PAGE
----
My twitter feed is awash in end-of-the-year posts. The niftiest of these include a site’s most popular posts.
That an author publishes a ‘best of’ post must mean they know their traffic stats.
Here’s my conflict: When I was on blogger, I followed stats. My tech-savvy younger pals first informed me of stats after I was online for a few months. I was shocked that there were actually real people reading my words. “Sweet,” I thought. Then, honestly speaking, the stat page started to affect me negatively. It felt like a training log used to, when I kept one. The traffic graph became yet another master to be served. It became a drag–a rubbing brake, a wheel out of true.
When I switched to a wordpess.org site a year ago, I had absentmindedly omitted the stat page. I just wrote and hit ‘publish.’ No stats. Well, not really. Of course there were metrics; blogging, bike-racing heart doctors live their life chained to metrics. I just measured a post’s success differently. Was their conversation? ReTweets? Emails? And the best metric: when I read it again days later, did I like it or did I squirm uncomfortably?
As the year went on and I became busier (way busier) with clinical medicine, time to write grew more limited. I had to pick and choose topics. Sure, ideas constantly poofed to mind, “that would be a great topic, or, I should say this, about that study.” But there often was not time. Realities like work as a doctor, life as a father and husband and trying to keep up with younger bike riders chose for me.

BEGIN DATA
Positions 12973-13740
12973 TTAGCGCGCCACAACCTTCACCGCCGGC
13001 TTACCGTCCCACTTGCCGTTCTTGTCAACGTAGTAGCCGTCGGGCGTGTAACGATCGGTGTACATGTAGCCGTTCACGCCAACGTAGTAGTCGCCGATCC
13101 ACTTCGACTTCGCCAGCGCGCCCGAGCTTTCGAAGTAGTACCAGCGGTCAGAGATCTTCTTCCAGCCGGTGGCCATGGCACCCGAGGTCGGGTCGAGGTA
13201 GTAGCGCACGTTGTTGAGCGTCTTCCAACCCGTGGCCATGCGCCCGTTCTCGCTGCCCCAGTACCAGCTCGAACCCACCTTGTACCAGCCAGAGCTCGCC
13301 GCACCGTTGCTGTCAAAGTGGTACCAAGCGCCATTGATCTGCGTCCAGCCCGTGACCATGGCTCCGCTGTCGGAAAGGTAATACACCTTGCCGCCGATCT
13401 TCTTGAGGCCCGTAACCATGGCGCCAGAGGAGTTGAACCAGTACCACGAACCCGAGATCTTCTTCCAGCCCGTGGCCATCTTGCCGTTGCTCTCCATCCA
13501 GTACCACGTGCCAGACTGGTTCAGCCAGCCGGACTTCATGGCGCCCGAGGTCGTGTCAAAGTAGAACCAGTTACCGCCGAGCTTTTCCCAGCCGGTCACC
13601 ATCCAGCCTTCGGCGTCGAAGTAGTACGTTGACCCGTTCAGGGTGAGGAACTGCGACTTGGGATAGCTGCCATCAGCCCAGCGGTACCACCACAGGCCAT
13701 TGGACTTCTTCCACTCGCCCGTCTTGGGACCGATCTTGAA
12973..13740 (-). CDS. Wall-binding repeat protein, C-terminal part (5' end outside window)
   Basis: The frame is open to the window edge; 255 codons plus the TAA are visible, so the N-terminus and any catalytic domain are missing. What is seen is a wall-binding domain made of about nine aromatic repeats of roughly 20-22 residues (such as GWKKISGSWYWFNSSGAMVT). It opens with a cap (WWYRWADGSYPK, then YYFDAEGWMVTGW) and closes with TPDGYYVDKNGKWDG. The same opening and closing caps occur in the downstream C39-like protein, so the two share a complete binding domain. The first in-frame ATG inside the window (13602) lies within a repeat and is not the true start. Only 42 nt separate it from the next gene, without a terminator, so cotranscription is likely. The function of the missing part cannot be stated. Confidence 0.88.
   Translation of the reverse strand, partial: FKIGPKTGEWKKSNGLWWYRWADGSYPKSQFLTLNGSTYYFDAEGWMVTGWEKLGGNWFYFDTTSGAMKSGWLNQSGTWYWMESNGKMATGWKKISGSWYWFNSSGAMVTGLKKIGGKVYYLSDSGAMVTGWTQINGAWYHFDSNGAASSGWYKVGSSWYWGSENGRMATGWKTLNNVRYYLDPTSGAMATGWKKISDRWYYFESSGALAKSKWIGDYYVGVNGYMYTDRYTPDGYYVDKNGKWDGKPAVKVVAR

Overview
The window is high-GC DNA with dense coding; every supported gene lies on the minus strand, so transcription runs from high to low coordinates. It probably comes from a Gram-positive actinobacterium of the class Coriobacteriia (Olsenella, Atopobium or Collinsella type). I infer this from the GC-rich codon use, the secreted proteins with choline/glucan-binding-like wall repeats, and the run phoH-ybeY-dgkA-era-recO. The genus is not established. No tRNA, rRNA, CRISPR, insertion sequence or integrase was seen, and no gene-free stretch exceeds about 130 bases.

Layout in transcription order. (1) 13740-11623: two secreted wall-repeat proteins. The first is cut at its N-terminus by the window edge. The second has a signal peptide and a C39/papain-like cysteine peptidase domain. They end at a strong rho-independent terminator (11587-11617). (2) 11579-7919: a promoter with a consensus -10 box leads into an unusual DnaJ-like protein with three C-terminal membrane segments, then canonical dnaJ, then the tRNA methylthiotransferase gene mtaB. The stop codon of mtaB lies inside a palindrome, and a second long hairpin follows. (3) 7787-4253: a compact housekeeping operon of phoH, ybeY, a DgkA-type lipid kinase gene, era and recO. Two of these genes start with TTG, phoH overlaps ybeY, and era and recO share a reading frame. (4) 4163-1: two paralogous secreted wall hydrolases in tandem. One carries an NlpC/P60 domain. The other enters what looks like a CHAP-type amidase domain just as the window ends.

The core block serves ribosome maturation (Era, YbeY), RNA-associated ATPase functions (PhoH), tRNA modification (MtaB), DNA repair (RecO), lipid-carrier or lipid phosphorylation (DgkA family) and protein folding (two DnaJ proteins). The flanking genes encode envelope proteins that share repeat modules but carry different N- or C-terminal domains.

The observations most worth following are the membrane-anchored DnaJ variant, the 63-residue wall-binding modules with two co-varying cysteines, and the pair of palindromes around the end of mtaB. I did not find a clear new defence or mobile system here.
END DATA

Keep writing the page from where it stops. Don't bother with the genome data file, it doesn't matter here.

Plus, I mentally decided that my writing was a work in progress; one in which I was pursuing for enjoyment and expansion of brain power, not to spawn another career. It became clear that following a stat meter seemed incongruent with my goals: sharing the coolness of science and medicine, helping foster a better understanding of health topics and learning the craft of writing. (And a side note: on the rare occasion that a post gained attention in the mainstream world, it made me nervous–and not the good kind.)
But maybe not ever looking at what resonates with readers is misguided? Maybe my friend, Larry Husten, author of Cardiobrief, was right when he said I should look at stats because doing so would likely improve my site’s content.
So for 2012, in addition to striving to provide the best possible content, I also plan to occasionally peek at–but hopefully not become entrapped by–traffic data. I hope the feedback will help me help you. And may the paltry stats not be discouraging.
To the many readers, tweeters, facebookers and emailers who have supported me, I am grateful, and offer you all a hearty thanks.
Happy New Year.
May your 2012 be low in inflammation, and high in peace, health and happiness.